Thomas Stearns Eliot was born in St. Louis, Missouri, on September 26, 1888. He lived in St. Louis during the first eighteen years of his life and attended Harvard University. In 1910, he left the United States for the Sorbonne, having earned both undergraduate and masters degrees and having contributed several poems to the Harvard Advocate.
After a year in Paris, he returned to Harvard to pursue a doctorate in philosophy, but returned to Europe and settled in England in 1914.
His first book of poems, Prufrock and Other Observations, was published in 1917, and immediately established him as a leading poet of the avant-garde. With the publication of The Waste Land in 1922, now considered by many to be the single most influential poetic work of the twentieth century, Eliot’s reputation began to grow to nearly mythic proportions; by 1930, and for the next thirty years, he was the most dominant figure in poetry and literary criticism in the English-speaking world.
As a poet, he transmuted his affinity for the English metaphysical poets of the seventeenth century (most notably John Donne) and the nineteenth century French symbolist poets (including Baudelaire and Laforgue) into radical innovations in poetic technique and subject matter. His poems in many respects articulated the disillusionment of a younger post–World War I generation.
His major later poetry collections include Ash Wednesday (1930) and Four Quartets (1943); his books of literary and social criticism include The Sacred Wood (1920), The Use of Poetry and the Use of Criticism (1933), After Strange Gods (1934), and Notes Towards the Definition of Culture (1940). Eliot was also an important playwright, whose verse dramas include Murder in the Cathedral, The Family Reunion, and The Cocktail Party.
He became a British citizen in 1927; long associated with the publishing house of Faber & Faber, he published many younger poets, and eventually became director of the firm.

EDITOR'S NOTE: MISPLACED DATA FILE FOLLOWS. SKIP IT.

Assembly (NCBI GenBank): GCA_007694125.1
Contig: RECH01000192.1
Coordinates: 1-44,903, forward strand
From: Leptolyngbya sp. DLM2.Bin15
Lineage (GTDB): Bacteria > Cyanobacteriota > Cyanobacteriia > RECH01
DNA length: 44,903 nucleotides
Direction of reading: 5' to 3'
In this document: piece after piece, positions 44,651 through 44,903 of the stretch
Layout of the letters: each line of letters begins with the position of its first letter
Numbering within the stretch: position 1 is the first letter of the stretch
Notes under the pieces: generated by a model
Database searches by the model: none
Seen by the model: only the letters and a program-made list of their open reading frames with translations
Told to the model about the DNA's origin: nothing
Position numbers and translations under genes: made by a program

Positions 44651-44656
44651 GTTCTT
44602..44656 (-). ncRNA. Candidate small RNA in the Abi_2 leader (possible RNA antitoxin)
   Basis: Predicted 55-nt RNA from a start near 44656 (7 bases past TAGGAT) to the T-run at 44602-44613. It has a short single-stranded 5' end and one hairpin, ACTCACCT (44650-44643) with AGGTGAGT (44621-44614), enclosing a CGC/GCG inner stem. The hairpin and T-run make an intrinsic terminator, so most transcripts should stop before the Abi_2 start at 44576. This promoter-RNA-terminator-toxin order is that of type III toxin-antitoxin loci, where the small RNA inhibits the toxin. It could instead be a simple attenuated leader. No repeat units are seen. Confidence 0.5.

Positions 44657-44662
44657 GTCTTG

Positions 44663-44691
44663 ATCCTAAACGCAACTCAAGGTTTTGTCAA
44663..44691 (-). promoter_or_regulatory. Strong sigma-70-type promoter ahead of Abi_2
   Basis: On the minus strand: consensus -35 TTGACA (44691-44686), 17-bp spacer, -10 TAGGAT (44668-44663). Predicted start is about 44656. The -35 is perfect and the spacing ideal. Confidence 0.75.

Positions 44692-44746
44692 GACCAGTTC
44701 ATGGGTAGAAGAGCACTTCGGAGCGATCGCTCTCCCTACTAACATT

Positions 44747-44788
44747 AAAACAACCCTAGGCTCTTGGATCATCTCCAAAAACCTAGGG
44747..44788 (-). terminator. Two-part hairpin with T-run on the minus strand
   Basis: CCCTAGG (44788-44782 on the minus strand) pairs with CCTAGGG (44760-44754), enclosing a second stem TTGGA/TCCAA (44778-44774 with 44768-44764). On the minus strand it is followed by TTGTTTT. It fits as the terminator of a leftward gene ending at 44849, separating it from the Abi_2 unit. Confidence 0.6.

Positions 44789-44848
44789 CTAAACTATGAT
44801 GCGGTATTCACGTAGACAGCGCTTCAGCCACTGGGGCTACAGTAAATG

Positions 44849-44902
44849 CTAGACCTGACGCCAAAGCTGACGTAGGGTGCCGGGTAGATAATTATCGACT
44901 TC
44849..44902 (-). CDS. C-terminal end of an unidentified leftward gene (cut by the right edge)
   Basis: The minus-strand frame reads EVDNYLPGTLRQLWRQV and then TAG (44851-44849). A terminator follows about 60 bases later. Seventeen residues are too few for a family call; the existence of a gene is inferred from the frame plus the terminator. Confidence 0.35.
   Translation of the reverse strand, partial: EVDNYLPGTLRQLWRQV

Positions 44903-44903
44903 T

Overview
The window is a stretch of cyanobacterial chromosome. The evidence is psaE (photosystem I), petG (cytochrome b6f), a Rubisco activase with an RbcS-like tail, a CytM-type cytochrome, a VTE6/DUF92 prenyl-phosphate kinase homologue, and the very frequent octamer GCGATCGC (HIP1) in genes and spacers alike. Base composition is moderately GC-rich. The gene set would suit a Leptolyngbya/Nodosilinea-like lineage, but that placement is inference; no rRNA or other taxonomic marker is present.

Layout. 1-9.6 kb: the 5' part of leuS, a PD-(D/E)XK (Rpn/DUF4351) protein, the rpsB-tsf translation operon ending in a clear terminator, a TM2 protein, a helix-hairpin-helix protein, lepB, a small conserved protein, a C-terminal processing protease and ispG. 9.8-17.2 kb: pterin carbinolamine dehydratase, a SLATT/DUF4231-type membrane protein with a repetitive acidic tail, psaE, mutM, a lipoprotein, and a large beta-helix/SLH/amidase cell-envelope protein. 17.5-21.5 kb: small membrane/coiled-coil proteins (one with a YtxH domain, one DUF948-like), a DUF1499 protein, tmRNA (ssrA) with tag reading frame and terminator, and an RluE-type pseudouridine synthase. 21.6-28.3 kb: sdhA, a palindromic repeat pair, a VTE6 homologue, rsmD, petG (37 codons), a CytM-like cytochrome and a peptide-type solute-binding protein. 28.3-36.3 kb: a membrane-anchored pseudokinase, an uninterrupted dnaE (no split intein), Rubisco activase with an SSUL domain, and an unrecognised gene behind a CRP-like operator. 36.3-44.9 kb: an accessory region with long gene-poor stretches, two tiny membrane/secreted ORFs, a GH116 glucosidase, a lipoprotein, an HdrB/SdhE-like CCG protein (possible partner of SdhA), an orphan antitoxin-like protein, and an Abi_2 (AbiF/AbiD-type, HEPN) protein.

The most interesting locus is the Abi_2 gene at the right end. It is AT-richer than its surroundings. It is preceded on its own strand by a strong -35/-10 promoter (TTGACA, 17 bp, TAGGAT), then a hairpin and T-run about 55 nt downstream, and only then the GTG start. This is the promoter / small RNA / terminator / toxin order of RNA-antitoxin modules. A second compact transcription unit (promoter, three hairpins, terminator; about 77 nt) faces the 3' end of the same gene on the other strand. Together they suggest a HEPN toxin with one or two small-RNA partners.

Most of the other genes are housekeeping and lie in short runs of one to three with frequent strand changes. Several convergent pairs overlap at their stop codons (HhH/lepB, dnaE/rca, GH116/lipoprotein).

T. S. Eliot received the Nobel Prize for Literature in 1948. He died in London on January 4, 1965.
[Edited via poets.org]
The winter evening settles down
With smell of steaks in passageways.
The burnt-out ends of smoky days.
And now a gusty shower wraps
The grimy scraps
Of withered leaves about your feet
And newspapers from vacant lots;
The showers beat
On broken blinds and chimney-pots,
And at the corner of the street
A lonely cab-horse steams and stamps.
And then the lighting of the lamps.
The morning comes to consciousness
Of faint stale smells of beer
From the sawdust-trampled street
With all its muddy feet that press
To early coffee-stands.
With the other masquerades
That time resumes,
One thinks of all the hands
That are raising dingy shades
In a thousand furnished rooms.
You tossed a blanket from the bed,
You lay upon your back, and waited;
You dozed, and watched the night revealing
The thousand sordid images
Of which your soul was constituted;
They flickered against the ceiling.
And when all the world came back
And the light crept up between the shutters
And you heard the sparrows in the gutters,
You had such a vision of the street
As the street hardly understands;
Sitting along the bed’s edge, where
You curled the papers from your hair,
Or clasped the yellow soles of feet
In the palms of both soiled hands.
His soul stretched tight across the skies
That fade behind a city block,
Or trampled by insistent feet
At four and five and six o’clock;
And short square fingers stuffing pipes,
And evening newspapers, and eyes
Assured of certain certainties,
The conscience of a blackened street
Impatient to assume the world.
I am moved by fancies that are curled
Around these images, and cling:
The notion of some infinitely gentle
Infinitely suffering thing.
Wipe your hand across your mouth, and laugh;
The worlds revolve like ancient women
Gathering fuel in vacant lots.